The Clarion Group asked me to write an article about getting into comics. So I wrote it. They used it, but it's a lot shorter. So here's the rest of it. Oh, and they used a much prettier picture.
|Me, imitating Christopher Lloyd.|
After a long San Diego Comicon, during the Sunday wind-down, a mother with a hopeful son approached me as a comics professional:
"My son wants to get into comics," she said. "What should I do for him?"
Pretty much wrung out after three days of marketing, I blurted, "Break his hands!'
Happily for me and her kid, they'd been around the industry long enough to recognize the reality of my comment.
Comics are hard work. They're probably the most labor-intensive art form we can successfully finish alone. The best way to get into comics, of course, is to learn to draw and write them from start to finish; that's what we call a comics author.
These days, with print-on-demand and downloads becoming simpler, cheaper and more easily organized, many comics authors are profiting quite nicely from the entire publishing process themselves.
Many people are becoming complete authors, but there's still a demand in the industry for the old-fashioned penciller/inker/letterer/colorer/writer team, especially in the old genre markets like superheroes and manga.
If you're going to write for comics, first of all attend a comics convention, the bigger the better. Look at everything and talk to everybody. Bring a big box of business cards, and no matter how good you think your memory is, write what your exchange was about, or both parties will forget it by the time you get home. There's just that much going on.
Hydrate, eat a good breakfast - you may get nothing more until supper - and learn to fish-swim through the rivers of fans (an art in itself).
Back home? Seen some books you want to write for? Learned who people are? Now it's time to get to work.
Think movie script. You're transmitting your ideas of dialog and images to another person. If you're writing licensed characters, it's like writing a Star Trek novel; you get pay, not the rights. On a comic book you get paid like the script-writer. The artist/s get paid like the actors.
The first lesson is: nobody's a mind reader. The second is: garbage in, garbage out. Artists come in at least two flavors; the ones who want you to describe every detail of every panel, and the ones who want to do the layout themselves. Too much detail just makes panels clunky. And you have to leave space for word balloons. Get some comics, and check out basic layout.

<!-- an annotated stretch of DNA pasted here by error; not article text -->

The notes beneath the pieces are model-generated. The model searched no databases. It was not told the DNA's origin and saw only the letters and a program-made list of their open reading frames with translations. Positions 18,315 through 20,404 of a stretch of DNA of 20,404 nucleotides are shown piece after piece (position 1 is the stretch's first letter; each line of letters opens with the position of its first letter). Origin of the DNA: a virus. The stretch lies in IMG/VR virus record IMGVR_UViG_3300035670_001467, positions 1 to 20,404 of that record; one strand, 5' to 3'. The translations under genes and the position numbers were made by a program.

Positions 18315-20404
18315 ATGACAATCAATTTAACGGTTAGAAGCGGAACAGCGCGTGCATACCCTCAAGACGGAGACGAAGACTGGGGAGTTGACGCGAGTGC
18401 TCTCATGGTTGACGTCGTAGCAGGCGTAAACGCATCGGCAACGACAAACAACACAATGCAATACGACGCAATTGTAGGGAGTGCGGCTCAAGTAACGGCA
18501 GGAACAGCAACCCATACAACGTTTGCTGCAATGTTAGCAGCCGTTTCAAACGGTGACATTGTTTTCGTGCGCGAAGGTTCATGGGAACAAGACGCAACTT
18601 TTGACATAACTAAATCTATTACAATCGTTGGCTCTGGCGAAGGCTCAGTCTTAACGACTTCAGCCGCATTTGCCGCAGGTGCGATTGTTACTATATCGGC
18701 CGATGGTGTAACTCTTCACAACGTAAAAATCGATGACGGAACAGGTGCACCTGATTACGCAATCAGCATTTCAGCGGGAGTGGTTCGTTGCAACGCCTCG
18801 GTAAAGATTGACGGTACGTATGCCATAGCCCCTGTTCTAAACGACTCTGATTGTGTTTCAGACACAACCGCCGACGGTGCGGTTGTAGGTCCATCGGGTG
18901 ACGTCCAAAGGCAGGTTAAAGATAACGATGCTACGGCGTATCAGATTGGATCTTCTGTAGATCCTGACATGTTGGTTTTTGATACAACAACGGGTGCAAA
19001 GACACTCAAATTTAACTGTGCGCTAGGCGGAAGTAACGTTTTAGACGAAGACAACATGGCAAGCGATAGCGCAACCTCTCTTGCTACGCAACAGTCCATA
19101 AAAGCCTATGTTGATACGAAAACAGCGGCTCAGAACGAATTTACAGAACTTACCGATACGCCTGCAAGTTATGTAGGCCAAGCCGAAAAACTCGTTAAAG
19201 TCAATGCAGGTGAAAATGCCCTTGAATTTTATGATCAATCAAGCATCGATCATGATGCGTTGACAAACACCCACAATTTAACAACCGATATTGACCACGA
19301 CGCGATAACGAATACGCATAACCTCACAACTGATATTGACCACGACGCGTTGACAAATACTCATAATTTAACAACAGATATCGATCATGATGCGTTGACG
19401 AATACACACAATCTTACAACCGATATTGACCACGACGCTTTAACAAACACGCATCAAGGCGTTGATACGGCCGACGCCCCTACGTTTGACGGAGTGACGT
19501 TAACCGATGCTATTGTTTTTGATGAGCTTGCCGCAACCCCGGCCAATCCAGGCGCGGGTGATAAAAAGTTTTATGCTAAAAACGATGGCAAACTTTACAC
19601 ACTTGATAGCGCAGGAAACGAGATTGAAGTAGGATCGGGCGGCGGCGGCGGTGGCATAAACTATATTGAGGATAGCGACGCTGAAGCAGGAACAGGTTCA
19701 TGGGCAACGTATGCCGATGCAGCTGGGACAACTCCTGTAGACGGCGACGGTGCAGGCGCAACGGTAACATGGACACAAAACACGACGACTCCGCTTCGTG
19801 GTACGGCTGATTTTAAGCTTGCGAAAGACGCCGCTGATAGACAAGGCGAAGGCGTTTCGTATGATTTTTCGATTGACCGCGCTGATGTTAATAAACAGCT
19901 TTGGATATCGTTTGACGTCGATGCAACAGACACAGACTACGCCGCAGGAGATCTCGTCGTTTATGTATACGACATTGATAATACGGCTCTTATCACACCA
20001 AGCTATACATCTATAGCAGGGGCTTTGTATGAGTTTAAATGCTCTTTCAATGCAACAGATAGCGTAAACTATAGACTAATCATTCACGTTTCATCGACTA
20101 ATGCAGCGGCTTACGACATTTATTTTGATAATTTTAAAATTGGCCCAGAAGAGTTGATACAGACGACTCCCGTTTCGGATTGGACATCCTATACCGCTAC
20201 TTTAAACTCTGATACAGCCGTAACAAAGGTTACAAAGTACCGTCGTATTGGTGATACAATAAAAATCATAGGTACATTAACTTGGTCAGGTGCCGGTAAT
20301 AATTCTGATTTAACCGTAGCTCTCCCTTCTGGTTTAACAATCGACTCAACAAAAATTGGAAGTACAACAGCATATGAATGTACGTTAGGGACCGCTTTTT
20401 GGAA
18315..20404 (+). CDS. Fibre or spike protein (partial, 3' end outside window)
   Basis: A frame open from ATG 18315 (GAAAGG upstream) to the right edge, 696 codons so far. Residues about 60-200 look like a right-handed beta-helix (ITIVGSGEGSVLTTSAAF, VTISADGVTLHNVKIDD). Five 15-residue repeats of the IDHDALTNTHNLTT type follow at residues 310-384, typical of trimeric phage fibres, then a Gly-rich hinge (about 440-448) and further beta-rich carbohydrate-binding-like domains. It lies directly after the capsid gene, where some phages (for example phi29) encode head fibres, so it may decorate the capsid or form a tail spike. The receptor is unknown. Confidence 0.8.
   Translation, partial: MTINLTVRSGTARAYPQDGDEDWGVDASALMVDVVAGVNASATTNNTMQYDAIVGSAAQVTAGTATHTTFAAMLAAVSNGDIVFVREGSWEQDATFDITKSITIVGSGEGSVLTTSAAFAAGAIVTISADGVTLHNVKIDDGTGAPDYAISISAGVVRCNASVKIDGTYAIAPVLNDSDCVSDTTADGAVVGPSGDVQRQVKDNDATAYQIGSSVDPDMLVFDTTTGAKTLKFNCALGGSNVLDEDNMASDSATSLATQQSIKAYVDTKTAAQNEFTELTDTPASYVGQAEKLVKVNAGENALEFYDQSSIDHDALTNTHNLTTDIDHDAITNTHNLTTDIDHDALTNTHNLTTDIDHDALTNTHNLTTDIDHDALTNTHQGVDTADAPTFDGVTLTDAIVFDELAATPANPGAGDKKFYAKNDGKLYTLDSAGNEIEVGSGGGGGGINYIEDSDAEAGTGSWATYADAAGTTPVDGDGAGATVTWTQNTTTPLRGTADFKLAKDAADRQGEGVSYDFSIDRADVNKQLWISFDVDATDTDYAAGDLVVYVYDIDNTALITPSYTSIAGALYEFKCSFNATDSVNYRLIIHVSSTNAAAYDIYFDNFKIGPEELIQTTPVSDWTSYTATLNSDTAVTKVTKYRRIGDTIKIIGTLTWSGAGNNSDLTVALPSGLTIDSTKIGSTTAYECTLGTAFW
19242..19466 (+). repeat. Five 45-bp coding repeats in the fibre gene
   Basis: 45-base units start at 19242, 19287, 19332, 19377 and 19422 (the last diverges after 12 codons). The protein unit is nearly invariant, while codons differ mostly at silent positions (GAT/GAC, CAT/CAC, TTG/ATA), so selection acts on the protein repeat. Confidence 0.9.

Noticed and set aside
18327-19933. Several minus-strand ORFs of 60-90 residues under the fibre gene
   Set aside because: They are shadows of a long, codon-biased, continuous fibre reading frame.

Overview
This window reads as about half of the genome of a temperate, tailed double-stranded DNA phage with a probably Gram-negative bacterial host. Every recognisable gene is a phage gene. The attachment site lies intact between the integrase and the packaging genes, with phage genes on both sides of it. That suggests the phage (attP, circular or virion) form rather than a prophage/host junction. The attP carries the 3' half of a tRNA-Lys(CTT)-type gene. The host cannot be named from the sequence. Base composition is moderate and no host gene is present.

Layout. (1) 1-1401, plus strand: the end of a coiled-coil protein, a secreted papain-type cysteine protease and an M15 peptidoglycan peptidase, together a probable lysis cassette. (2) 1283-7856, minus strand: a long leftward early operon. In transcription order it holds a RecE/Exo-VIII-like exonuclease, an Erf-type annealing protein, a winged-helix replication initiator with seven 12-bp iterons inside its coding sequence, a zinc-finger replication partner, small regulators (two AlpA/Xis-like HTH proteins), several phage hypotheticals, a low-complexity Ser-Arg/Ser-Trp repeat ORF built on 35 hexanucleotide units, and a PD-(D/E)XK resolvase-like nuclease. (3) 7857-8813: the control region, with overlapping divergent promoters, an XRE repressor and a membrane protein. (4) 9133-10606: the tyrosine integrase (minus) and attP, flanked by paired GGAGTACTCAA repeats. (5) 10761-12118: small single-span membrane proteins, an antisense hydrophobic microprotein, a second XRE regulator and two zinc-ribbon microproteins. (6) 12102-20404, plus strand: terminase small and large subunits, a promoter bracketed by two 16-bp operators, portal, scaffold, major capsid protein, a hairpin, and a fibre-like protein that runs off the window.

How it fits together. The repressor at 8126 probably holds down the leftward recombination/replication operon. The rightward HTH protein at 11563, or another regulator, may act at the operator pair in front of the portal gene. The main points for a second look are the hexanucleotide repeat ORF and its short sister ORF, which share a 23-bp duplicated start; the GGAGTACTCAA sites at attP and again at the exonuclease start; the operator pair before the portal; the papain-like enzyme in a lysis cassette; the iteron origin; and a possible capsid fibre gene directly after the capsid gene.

You want to become a writer for a publisher? Learning a genre and submitting scripts is the same as for any multi-level project. Each company has its own requirements. Their websites will tell you how. Nobody has time to give you the details at a comics convention. It's a trade show dealing with every level of arts, media and entertainment, and time is precious.
Of course, if all you have is a script you're probably going to end up sliding off the slush pile. A script is just a script. You need art, because the publisher isn't a mind-reader, either.
Don't try to talk some artist into working for cheap or free. Learning to be a really able artist requires thousands of hours of work and thousands of dollars in expenses. Unless you're part of a team that deeply believes in the project, that way lies fights, accusations, and a reputation as an amateur and an asshole. The artist is not lazy or feckless; you're just on the back burner because you're not paying, and somebody else is. It doesn't matter if they showed up after your project started. Artists are professionals, and while it's fun to work for the love of it - it's where the word "amateur" comes from - this is the real world, and they have a job to do.
If you've got a fat wallet, you can pay your artist without quibbling, but you still have to know if you like his or her art already. Don't demand the artist imitate a much more expensive artist, unless you're willing to pay the same fees; that's just getting copy-art for cheap. It's not going to help your reputation.
You pay up front; you're hiring the artist to do the work, not to decide if you like it or not. The usual arrangement is fifty percent up front, fifty percent upon approval.
But what if you're strapped? There's a way to get a good start. Put money together to pay well for the first pages before submitting the project to a publisher. You're acting as a small-scale producer; you have to find the funding for the film.
I can remember one young man who approached me and offered $750 for twenty pages of art. Starting at black and white for $150.00 per page and going up - he wasn't getting beyond a short story. I asked him who his dream artist would be, and if s/he was at the show. The man was. Then I asked the writer who he'd approach second, and then third. They were all at the show. I told the writer to wait until his first choice was on a break from lines of signings, then approach him politely, and offer the entire budget for one really fine color splash page.
The writer returned within the hour. His first choice worked at a higher usual page rate, so turned him down, but thanked him for the offer. The second had too much work on his plate. He got the third.
Start at the top. Offering a copy of a really top-class piece of art along with a script is going to at least let the publisher know you're serious about your project.
How many of you out there are asking what a splash page is? If you don't know, or what a Kirby grid or a signature is, or how many of them go into a comics format, then you need to google some comic book terminology. Or at least get to the largest comic book show you can find, and geek up. If nothing else, you could see Darth Maul on stilts playing a bag-pipe.*